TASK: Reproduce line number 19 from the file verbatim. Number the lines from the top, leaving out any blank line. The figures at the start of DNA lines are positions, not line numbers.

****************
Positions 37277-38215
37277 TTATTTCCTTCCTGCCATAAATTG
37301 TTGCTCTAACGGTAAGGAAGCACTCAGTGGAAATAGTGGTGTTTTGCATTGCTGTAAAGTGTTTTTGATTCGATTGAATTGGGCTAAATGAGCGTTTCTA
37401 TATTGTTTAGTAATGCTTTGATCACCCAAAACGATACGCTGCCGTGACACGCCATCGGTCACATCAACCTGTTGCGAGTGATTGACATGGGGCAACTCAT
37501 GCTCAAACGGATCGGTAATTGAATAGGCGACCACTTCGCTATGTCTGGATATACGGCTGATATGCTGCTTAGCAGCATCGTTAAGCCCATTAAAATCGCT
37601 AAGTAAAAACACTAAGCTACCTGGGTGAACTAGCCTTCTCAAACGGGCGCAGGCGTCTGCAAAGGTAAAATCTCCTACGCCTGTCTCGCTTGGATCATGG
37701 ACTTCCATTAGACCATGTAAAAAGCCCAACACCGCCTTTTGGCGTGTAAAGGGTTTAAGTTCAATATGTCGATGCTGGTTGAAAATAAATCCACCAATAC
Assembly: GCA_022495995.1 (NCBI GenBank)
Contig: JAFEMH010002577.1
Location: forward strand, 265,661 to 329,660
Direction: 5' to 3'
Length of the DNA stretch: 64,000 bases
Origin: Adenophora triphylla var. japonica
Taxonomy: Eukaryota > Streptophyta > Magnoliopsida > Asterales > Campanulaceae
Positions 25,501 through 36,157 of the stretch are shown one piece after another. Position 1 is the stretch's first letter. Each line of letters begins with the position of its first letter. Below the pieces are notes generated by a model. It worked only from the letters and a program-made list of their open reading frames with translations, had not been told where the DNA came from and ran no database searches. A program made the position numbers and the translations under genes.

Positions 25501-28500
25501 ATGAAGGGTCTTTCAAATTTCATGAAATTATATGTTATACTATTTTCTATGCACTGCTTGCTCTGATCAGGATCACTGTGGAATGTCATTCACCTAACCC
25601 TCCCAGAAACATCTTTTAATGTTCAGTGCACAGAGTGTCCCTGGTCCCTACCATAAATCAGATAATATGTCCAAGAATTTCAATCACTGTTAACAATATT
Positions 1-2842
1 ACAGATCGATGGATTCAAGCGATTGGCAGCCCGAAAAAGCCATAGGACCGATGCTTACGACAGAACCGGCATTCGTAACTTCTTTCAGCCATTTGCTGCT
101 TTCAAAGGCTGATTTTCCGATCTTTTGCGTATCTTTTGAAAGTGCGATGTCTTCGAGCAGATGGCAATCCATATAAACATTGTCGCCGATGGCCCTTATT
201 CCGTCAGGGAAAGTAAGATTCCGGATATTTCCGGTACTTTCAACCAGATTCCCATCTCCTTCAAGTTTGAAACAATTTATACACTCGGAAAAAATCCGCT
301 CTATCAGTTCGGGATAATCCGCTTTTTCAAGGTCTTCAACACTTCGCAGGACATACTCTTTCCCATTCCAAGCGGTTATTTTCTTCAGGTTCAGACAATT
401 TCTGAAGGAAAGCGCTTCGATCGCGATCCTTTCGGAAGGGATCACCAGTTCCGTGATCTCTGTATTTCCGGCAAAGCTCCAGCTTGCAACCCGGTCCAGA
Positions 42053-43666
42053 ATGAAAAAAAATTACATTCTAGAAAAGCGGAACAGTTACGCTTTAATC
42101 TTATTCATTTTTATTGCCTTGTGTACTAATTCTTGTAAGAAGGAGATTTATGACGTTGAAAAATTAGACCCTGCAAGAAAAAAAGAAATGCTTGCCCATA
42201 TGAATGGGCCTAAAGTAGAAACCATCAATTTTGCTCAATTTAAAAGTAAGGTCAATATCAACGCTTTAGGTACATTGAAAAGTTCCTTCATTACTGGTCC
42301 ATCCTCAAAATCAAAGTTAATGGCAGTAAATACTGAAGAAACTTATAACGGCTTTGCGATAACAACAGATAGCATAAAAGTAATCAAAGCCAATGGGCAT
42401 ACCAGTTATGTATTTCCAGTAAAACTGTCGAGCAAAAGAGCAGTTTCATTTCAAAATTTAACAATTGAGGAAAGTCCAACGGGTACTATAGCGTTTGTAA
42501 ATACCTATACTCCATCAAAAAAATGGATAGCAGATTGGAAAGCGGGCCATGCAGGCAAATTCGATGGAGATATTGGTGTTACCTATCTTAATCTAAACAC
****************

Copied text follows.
Positions 1-2842